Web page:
Ski Vacations on the Cheap

Ski Vacations on the Cheap
Lift access isn't cheap and ski vacations can get quite expensive. Whether you're a solo skier trying to cut costs to allow for an extra trip or two during the season, or a family man trying to find a way to afford a ski vacation for the whole family, cutting costs may mean the difference between a trip to the destination resort you've been drooling over and a few weekend getaways to the local hill.


Start early. Look for early season package deals and also purchase season passes and lift ticket packages as early as possible to get the best prices. Start looking in the spring or summer preceding the ski season. Alternately, late season packages also often offer significant savings. Stay away from peak holiday periods whenever possible. Typically, the busiest, most expensive time for ski vacations are between Christmas and early January, President's Day week and Martin Luther King Day week. March can also be busy with spring break travelers.


Get on a few mailing lists for the resorts that you want to travel to. No one likes spam, but getting email updates on package deals will give you an easy way of keeping track of the best prices and finding that great deal right away.

Free Skiing

If you'll be skiing with children, check around for resorts that let young children ski free with their parents or guardian. Some resorts, including Steamboat and Park City, also offer free skiing the day of arrival, so plan to get there early and take advantage.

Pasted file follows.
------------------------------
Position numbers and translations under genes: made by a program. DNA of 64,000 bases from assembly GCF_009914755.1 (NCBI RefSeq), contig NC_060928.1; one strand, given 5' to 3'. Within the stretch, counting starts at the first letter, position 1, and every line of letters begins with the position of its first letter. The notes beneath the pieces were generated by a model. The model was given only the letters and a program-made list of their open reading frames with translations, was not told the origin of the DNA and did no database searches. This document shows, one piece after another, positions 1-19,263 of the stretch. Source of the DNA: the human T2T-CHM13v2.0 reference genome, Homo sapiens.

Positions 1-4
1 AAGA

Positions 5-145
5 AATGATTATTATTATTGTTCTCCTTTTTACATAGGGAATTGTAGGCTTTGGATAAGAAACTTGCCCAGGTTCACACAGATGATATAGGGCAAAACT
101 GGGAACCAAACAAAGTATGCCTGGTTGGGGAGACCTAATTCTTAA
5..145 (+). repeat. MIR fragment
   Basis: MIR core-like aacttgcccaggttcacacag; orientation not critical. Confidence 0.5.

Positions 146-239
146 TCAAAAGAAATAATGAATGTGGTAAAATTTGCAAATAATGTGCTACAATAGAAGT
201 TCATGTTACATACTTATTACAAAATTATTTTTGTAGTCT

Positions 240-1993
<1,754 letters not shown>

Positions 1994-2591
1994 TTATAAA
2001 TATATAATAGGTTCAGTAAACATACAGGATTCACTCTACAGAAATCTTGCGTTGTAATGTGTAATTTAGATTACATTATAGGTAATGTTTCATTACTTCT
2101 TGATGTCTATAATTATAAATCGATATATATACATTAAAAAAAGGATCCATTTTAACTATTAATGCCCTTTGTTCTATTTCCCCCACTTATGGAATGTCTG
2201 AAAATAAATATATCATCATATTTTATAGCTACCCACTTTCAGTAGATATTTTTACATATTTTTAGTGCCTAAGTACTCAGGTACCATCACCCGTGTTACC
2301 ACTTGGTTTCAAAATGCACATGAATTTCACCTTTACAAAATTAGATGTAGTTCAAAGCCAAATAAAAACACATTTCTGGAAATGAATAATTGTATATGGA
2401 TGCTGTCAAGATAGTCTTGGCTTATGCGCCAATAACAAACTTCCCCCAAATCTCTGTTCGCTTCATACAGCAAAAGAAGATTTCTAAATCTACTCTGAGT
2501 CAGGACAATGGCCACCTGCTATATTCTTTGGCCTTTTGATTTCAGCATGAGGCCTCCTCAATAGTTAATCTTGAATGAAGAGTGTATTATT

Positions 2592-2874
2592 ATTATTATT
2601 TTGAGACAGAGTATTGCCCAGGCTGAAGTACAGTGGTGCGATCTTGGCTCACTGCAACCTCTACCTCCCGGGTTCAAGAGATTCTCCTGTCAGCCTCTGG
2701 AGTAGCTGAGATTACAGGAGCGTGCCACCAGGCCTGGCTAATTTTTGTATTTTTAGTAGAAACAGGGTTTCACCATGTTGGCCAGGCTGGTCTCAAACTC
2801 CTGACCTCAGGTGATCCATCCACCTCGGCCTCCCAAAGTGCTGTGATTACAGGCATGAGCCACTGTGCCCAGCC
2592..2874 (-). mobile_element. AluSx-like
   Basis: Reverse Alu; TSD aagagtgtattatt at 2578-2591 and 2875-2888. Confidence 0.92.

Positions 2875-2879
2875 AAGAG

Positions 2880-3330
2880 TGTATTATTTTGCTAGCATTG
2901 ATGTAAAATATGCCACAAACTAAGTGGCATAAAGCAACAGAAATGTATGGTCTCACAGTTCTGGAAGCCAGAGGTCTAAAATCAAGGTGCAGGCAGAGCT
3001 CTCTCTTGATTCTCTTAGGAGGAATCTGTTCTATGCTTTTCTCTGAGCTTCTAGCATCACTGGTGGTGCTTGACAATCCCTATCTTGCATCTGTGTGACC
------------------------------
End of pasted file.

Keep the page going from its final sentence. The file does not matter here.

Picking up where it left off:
Discount Skiing

Discount lift tickets can be purchased at a variety of locations both online and around the mountain. Liftopia is a good source for online discounts. Some resorts also offer discount e-tickets. In town, you may be able to find discount lift tickets at ski shops, sporting good stores and even gas stations. Check ahead of time, as not all resort towns have outlets to purchase discount tickets.


Book lodging and activities all at once to save money with a package deal. You may even find that your package costs less than just one piece would have. Book things like transportation, lodging, lift tickets, ski school and rentals together. Consider calling the resort or hotel rather than booking online as customer service reps may be able to offer an even better deal than you found online.


Consider traveling to smaller reputation resorts. The larger destination resorts are generally the most crowded and expensive. Many lower profile resorts offer the same great skiing with lower lift ticket and lodging prices and less crowds. Check the state skiing association of where you plan to travel to get some information on resorts you're not as familiar with.


For groups and families, consider renting a condo rather than a hotel room. While this will probably cost more money up front, kitchen facilities will allow you to save a lot of money on expensive resort restaurants. Also, pack a lunch when possible and avoid eating at overpriced ski resort lodges.


Weigh the expenses associated with equipment closely. While it was traditionally cheaper to bring your own equipment rather than rent, increased airline baggage fees may make renting a cheaper option. This depends on the individual airline pricing, but is something to bear in mind. Shipping gear via UPS or another carrier is another option to consider and may work well for the solo traveler.


Article Written By Joe Fletcher

Joe Fletcher has been a writer since 2002, starting his career in politics and legislation. He has written travel and outdoor recreation articles for a variety of print and online publications, including "Rocky Mountain Magazine" and "Bomb Snow." He received a Bachelor of Arts in political science from Rutgers College.

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